with the skills that Dusty values (hits) and with the weaknesses (low
OBP, failure to take walks) that Dusty values.

As for his fielding, he's a bit below league average for range factor
and does not have a good arm, but he catches the balls hit right to him
and thus has a fielding percentage which is high (and to Dusty that's
the number that matters).

If the Cubs are building a team to try to win with Dusty, he's the
right move. If the Cubs are trying to build a team to win with a good
manager who maximizes talent, he's a bad move. And since the Cubs are
trying to build a team to win with Dusty, its the right move, even if
it costs the Cubs Pie and Sing.

Johnson

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Nov 14, 2005, 2:18:05 PM11/14/05
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"Actually it can be argued that Pierre is not all that valuable. His
OBP last season was below the comprable league average. He may well
get "hits" becuase he doesn't know how to take a walk, but that does
not make him valuable to a team. That being said, if you are building
a team for Dusty, he's a good choice. He's exactly the kind of player
with the skills that Dusty values (hits) and with the weaknesses (low
OBP, failure to take walks) that Dusty values. "


Pierre has a lifetime OBP over .350, second only to Lee. His career BA
is over .300. While he doesn't take walks, he also stole 57 bases last
season, with 267 SB over 5 years. He is a perenial stolen base leader,
and very fundamentally sound.

His only weakness is the lack of walks and a weak arm, but this is made
up for by getting to and catching balls no one else can, and his
freakish SB numbers. The Cubs don't have fundamentally sound players
like him ,except for Lee, Cedeno and Murton.


"If the Cubs are building a team to try to win with Dusty, he's the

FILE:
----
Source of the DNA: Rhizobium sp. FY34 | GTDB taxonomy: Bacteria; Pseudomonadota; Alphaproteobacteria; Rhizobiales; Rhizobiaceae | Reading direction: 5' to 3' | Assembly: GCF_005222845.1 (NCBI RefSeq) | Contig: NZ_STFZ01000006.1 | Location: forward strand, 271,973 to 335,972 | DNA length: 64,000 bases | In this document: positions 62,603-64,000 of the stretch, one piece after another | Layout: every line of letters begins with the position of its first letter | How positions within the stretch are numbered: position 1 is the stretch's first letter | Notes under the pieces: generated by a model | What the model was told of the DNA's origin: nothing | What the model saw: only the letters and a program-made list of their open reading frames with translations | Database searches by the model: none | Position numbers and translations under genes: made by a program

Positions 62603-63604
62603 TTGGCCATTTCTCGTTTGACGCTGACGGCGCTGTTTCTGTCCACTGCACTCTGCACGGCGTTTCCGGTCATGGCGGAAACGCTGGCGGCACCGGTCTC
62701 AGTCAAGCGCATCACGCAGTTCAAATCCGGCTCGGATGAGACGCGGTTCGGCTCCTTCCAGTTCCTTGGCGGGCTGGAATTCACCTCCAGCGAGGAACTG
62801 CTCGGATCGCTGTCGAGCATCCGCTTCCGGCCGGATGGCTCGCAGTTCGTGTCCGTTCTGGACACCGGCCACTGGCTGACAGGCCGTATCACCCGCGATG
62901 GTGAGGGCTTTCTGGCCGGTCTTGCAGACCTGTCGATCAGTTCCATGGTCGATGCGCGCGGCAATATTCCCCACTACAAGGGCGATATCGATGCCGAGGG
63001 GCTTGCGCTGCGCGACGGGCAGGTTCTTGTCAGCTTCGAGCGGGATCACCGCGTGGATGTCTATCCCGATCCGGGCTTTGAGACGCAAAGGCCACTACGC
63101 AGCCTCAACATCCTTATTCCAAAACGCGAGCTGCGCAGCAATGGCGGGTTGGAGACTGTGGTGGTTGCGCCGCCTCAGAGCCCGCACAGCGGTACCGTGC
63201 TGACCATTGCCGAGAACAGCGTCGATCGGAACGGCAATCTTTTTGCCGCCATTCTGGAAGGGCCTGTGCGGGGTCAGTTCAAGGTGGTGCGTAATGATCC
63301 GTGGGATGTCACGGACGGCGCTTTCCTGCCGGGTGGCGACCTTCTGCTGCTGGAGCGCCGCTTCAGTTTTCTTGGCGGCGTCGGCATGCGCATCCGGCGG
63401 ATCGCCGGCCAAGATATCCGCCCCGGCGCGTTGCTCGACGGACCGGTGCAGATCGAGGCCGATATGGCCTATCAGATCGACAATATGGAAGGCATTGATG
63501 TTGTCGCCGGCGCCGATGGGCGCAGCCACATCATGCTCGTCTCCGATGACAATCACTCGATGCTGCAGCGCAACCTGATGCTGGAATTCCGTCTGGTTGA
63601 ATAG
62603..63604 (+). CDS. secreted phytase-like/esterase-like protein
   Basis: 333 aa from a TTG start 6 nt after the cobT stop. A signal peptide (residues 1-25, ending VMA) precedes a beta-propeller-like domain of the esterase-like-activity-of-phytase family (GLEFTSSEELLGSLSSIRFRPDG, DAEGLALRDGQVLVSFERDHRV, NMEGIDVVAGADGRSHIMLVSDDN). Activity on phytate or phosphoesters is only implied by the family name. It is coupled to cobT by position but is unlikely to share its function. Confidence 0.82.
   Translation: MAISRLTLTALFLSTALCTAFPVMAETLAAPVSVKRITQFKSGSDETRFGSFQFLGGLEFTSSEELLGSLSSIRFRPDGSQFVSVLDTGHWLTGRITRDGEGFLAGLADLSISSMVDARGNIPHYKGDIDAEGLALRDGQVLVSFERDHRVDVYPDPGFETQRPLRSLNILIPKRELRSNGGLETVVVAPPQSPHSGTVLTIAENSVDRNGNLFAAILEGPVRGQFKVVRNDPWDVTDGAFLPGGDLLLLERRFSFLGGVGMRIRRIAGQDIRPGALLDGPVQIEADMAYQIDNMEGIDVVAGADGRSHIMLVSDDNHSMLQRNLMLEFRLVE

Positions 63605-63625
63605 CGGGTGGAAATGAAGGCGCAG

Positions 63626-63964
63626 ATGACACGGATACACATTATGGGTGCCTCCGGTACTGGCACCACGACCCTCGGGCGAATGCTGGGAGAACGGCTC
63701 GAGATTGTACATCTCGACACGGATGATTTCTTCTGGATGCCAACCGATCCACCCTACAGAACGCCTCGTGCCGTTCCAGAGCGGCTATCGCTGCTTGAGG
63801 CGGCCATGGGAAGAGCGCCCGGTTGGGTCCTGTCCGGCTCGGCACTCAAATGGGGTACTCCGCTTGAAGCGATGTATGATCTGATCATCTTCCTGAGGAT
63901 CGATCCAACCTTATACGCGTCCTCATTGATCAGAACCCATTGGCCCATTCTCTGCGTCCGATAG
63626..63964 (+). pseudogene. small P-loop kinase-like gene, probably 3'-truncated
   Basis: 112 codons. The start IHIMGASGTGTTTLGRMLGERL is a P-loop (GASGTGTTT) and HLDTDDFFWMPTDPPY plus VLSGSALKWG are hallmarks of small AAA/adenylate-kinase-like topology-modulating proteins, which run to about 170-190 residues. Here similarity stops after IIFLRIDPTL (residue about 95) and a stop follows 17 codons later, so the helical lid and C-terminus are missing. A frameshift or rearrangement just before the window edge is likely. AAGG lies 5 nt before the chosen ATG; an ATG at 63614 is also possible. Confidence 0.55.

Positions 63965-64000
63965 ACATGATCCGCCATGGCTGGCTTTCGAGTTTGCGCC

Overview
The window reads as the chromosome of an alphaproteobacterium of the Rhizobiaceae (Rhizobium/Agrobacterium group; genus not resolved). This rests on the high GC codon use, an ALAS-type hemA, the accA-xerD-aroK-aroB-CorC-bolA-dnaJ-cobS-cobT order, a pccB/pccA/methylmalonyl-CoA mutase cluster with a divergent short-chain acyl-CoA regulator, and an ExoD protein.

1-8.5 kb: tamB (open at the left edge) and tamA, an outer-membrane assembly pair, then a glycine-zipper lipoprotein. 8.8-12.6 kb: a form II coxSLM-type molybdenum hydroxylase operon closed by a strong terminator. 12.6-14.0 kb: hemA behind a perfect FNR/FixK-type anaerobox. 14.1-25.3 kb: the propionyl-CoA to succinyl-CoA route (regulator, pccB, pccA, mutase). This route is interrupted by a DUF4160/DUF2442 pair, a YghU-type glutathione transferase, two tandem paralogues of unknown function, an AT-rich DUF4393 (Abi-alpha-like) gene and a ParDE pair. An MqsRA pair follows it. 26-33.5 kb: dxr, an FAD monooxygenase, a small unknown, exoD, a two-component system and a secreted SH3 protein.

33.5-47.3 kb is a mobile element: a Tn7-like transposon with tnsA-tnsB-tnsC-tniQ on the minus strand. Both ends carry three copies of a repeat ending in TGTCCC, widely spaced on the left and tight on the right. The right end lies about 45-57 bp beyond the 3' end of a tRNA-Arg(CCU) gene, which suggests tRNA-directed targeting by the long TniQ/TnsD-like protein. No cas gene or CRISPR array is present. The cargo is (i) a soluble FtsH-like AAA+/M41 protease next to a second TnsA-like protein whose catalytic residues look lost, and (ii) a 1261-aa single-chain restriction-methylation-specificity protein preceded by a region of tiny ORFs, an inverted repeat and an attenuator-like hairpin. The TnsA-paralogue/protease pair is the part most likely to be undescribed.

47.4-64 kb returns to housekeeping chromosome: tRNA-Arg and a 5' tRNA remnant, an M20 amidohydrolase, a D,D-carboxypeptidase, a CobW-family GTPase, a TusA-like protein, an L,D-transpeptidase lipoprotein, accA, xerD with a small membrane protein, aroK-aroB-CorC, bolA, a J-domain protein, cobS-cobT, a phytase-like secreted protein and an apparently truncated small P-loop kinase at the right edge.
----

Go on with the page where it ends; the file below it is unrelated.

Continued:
right move. If the Cubs are trying to build a team to win with a good
manager who maximizes talent, he's a bad move. And since the Cubs are
trying to build a team to win with Dusty, its the right move, even if
it costs the Cubs Pie and Sing. "


Pie is already struggling. I think we can get Pierre for someone other
than Pie though. Dopirak and Sing would be well worth it.

David the Nationals Fan

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Nov 14, 2005, 3:15:58 PM11/14/05
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Johnson wrote:
> "Actually it can be argued that Pierre is not all that valuable. His
> OBP last season was below the comprable league average. He may well
> get "hits" becuase he doesn't know how to take a walk, but that does
> not make him valuable to a team. That being said, if you are building
> a team for Dusty, he's a good choice. He's exactly the kind of player
> with the skills that Dusty values (hits) and with the weaknesses (low
> OBP, failure to take walks) that Dusty values. "
>
>
> Pierre has a lifetime OBP over .350, second only to Lee. His career BA
> is over .300. While he doesn't take walks, he also stole 57 bases last
> season, with 267 SB over 5 years. He is a perenial stolen base leader,
> and very fundamentally sound.

And he has a game which "depends upon speed" and that is the type of
player that ages very badly and tend to disappear much earlier than
players of any other type.

His K's were up 25% last year. He was caught stealing 17 times and,
over all, steals at only a 73% clip. That's not a "negative", but the
number of times caught stealing somewhat negate the value of the
steals. In the "stolen base" game, rate is important, but so to is
percentage of being caught.

> His only weakness is the lack of walks and a weak arm, but this is made
> up for by getting to and catching balls no one else can,

That's not what the numbers say. The numbers say that his "range",
which measures the number of balls that he gets to and catches, is, for
his career, a little over league average, and in 2005 a little under